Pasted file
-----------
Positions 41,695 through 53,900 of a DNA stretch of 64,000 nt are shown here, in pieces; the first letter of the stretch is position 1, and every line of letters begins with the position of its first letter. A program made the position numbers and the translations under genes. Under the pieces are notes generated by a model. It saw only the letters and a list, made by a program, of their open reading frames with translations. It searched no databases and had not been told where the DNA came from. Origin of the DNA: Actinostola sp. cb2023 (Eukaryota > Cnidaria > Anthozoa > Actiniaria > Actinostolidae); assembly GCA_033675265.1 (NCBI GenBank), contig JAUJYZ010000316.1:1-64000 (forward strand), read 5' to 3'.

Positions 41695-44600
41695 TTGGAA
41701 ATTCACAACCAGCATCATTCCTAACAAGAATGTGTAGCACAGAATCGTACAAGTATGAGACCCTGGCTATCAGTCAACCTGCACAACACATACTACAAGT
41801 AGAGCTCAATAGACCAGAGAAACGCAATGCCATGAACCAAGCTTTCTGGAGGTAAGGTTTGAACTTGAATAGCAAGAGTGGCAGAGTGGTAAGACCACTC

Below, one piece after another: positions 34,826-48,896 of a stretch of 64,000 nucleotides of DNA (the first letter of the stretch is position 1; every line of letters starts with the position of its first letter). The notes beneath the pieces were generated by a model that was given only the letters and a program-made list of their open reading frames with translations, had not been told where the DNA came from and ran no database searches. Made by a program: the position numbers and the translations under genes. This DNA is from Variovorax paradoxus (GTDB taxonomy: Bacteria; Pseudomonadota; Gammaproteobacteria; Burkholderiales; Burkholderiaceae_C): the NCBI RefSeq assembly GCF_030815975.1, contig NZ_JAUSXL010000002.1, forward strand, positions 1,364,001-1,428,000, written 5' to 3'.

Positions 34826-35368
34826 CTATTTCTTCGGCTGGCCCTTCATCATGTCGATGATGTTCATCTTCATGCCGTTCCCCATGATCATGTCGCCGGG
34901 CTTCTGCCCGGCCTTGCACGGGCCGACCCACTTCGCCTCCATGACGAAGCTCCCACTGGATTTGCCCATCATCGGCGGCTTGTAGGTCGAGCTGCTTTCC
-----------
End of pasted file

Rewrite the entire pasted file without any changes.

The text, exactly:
Positions 41,695 through 53,900 of a DNA stretch of 64,000 nt are shown here, in pieces; the first letter of the stretch is position 1, and every line of letters begins with the position of its first letter. A program made the position numbers and the translations under genes. Under the pieces are notes generated by a model. It saw only the letters and a list, made by a program, of their open reading frames with translations. It searched no databases and had not been told where the DNA came from. Origin of the DNA: Actinostola sp. cb2023 (Eukaryota > Cnidaria > Anthozoa > Actiniaria > Actinostolidae); assembly GCA_033675265.1 (NCBI GenBank), contig JAUJYZ010000316.1:1-64000 (forward strand), read 5' to 3'.

Positions 41695-44600
41695 TTGGAA
41701 ATTCACAACCAGCATCATTCCTAACAAGAATGTGTAGCACAGAATCGTACAAGTATGAGACCCTGGCTATCAGTCAACCTGCACAACACATACTACAAGT
41801 AGAGCTCAATAGACCAGAGAAACGCAATGCCATGAACCAAGCTTTCTGGAGGTAAGGTTTGAACTTGAATAGCAAGAGTGGCAGAGTGGTAAGACCACTC

Below, one piece after another: positions 34,826-48,896 of a stretch of 64,000 nucleotides of DNA (the first letter of the stretch is position 1; every line of letters starts with the position of its first letter). The notes beneath the pieces were generated by a model that was given only the letters and a program-made list of their open reading frames with translations, had not been told where the DNA came from and ran no database searches. Made by a program: the position numbers and the translations under genes. This DNA is from Variovorax paradoxus (GTDB taxonomy: Bacteria; Pseudomonadota; Gammaproteobacteria; Burkholderiales; Burkholderiaceae_C): the NCBI RefSeq assembly GCF_030815975.1, contig NZ_JAUSXL010000002.1, forward strand, positions 1,364,001-1,428,000, written 5' to 3'.

Positions 34826-35368
34826 CTATTTCTTCGGCTGGCCCTTCATCATGTCGATGATGTTCATCTTCATGCCGTTCCCCATGATCATGTCGCCGGG
34901 CTTCTGCCCGGCCTTGCACGGGCCGACCCACTTCGCCTCCATGACGAAGCTCCCACTGGATTTGCCCATCATCGGCGGCTTGTAGGTCGAGCTGCTTTCC